Premise: Bruce Lee makes his Hollywood big screen debut with a small but memorable part in this Raymond Chandler noir meets swinging sixties scene, starring James Garner as the wisecracking, Detective Phillip Marlowe.
Although not technically a Martial Arts film “Marlowe” is significant in that it marks Bruce Lee’s first appearance in a Hollywood feature film. And in fact Lee’s performance, as the charming but dangerous mob henchman, Winslow Wong could be considered one of his best. “Marlowe” was adapted from The Little Sister by Raymond Chandler and scripted by Bruce Lee collaborator/friend/student, Sterling Silliphant. The film stars James Garner, taking an amusing turn as Phillip Marlowe. Filmed in Los Angeles of the late 60s, “Marlowe” is something of a collusion between classic 40s noir and a kind of hokey-Hollywood idea of hippie counter-culture.
The plot follows the convoluted thread of a girl from Kansas trying to find her dead brother, and a starlet trying to get a hold of some risque photos of herself, that have fallen into Marlowe’s hands. As in seemingly all RaymondChandler stories, the thread of course leads to murder. Or in this case, a string of ice pick murders. As the ever wisecracking, Marlowe blunders closer to the truth, the baddies dispatch Bruce as, Winslow Wong, to buy him off the trail.
Striding in some thirty-one minutes into the film, looking cool and laidback in his modish attire, Bruce’s Winslow Wong has an instant onscreen appeal that only multiplies when he suddenly sidekicks a hole in the wall of Marlowe’s office and does a lightning quick karate chop that splits a hat stand in two. Still somewhat boyish, and known mainly from his stint as Kato on the Green Hornet, Lee is a diamond in the rough. With his immaculate mod gear, and pixie haircut, he is on screen for only a few moments yet still manages to exude cool the whole time. Smiling pleasantly but menacingly, he trades barbs with Garner’s Marlowe and attemps to buy him off with $500 cash.
But it is only after Marlowe has smugly refused the bribe that Bruce’s truly dynamic screen potential is revealed. In what has become the films most famous scene, Bruce pockets his refused bribe, turns to leave and without warning explodes into a dazzling display of kicks, punches and strikes. In a matter of seconds he destroys Marlowe’s office: smashing a bookshelf, the desk, the door, even leaping up and shattering the overhead light fixture with a well placed and astonishingly fast kick. He then strikes his trademark fighting pose, puts on a pair of wraparound shades and pushes his way out of the building. To say a “star is born” woud not necessarily be an exaggeration. Exit Kato, end the Dragon.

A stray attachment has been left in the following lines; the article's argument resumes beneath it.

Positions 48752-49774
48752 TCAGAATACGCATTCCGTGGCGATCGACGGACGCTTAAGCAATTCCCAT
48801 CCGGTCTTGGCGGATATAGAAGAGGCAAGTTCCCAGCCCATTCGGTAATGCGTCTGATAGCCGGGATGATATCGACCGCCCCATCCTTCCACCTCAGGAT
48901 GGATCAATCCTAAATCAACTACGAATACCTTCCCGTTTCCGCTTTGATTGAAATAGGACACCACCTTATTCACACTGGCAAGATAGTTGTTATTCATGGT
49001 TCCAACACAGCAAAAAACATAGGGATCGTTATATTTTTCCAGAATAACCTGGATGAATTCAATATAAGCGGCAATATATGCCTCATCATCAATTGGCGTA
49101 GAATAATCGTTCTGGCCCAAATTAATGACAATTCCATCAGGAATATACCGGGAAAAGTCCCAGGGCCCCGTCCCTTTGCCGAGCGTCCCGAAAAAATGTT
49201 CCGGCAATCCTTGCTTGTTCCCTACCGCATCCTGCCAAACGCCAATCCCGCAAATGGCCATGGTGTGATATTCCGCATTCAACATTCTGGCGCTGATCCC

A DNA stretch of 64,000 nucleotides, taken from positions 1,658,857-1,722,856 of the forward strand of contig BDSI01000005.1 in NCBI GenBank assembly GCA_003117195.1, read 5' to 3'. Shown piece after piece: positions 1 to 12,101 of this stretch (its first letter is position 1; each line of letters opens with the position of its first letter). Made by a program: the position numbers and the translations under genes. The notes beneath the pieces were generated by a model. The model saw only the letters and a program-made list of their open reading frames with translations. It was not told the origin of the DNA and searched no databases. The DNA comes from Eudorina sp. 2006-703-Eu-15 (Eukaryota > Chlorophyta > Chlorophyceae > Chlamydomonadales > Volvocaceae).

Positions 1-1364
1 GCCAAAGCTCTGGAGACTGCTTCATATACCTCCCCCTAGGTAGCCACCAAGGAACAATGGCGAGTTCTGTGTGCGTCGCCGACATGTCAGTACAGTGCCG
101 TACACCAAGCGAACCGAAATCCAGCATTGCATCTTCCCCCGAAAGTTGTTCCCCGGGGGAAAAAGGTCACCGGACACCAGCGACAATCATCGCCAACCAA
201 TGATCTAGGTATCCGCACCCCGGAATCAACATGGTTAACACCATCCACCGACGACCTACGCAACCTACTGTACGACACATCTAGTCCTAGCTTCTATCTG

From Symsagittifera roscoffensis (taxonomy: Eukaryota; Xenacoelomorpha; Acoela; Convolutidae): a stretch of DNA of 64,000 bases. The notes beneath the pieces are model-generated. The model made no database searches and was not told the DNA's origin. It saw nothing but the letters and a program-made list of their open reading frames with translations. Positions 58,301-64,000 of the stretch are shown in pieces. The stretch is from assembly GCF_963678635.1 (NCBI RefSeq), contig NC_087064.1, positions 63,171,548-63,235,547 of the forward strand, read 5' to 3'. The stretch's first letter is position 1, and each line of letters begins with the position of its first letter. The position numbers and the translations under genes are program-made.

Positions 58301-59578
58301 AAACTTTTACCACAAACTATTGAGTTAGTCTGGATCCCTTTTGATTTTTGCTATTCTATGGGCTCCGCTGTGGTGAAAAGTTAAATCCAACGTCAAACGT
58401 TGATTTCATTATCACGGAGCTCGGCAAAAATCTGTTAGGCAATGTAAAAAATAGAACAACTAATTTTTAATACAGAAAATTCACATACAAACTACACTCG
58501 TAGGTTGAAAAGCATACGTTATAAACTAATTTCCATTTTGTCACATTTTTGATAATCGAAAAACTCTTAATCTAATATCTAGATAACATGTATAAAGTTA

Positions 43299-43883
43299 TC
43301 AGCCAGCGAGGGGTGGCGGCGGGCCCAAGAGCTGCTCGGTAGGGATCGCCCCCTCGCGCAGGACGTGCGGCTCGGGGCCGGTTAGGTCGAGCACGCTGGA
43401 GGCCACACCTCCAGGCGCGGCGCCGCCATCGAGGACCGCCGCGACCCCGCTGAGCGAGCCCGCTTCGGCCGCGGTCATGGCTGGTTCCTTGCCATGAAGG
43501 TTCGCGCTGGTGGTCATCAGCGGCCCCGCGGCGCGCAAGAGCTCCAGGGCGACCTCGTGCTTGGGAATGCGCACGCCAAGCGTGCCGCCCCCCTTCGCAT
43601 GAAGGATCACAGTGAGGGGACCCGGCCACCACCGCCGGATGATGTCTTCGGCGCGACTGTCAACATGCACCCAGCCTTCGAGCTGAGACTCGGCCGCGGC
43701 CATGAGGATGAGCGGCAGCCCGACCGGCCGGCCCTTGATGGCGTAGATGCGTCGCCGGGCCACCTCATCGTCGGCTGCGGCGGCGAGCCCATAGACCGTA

Bruce’s second and last scene comes less than ten minutes later. He appears in yet another immaculate mod outfit, and lures Marlowe onto the balcony of the Los Angeles Occidental Building, high above the street at night. Leading him outside with a charming smile that rapidly gives way to icy cold menace, Wong tells Marlowe to take the money or face certain death. He then lashes out wildly with a series of vicious kicks, a couple of which are as wreckless and unfocused as anything Bruce Lee ever did on camera.
Then, in a death scene truly befitting his comic book villain status in the film Wong is fatally insulted by the fast talking Marlowe, who is cornered on the ledge of the balcomy. Backed into a corner, with nowhere left to go Garner’s Marlowe makes a crack at Wong, insinuating he might be gay. Wong at this point looses all his cool, unleashes a demonic scream and launches into a wreckless flying sidekick. Marlowe, of course, debonairely sidesteps it, and Bruce Lee’s Winslow Wong goes plummetting to his death. Unfortunately it is at this point that the energy in “Marlowe” seems to takes somewhat of a drop as well. Though it is certainly no fault of Garner’s.
Throughout the film, his Marlowe is extremely likable and amusing. The role certainly serves as a good warm up for the Jim Rockford character that would be the high point of his career. Also on board are Rita Moreno as the show girl with the heart of gold, and Carole O’Conner as the requisite long suffering police captain. Aside from the laugh factor of the films establishment take on drugs & counter culture, Marlowe is mostly unremarkable, a little strange, but not at all unamusing. Though, again it’s hard not to feel like the film takes somewhat of a dive after Winslow Wong’s perhaps too early demise. Still the makings of Bruce’s smoldering charisma and unparellelled onscreen fighting skills are all well revealed in this film. Aside from the fact he was basically cast as a comic book villain, Lee manages to make his performance as Winslow Wong one of his finest.
Certainly more interesting, acting wise. than some of the rather one dimensional characters he later portraryed in his more famous Golden Harvest films. His role in the movie is small, granted, however it remains significant as a cinematic snapshot of a man in transition from 60s B-television actor to 70s movie star and international screen icon. Also it’s really not a bad little detective film. But if you count yourself a Bruce fan, it’s certainly a must see for his two scenes alone. Unfortunately,”Marlowe” is still available only on VHS. Why someone has not put out a DVD with Bruce-centric extras on it is a question worth asking.
-by Alex Baker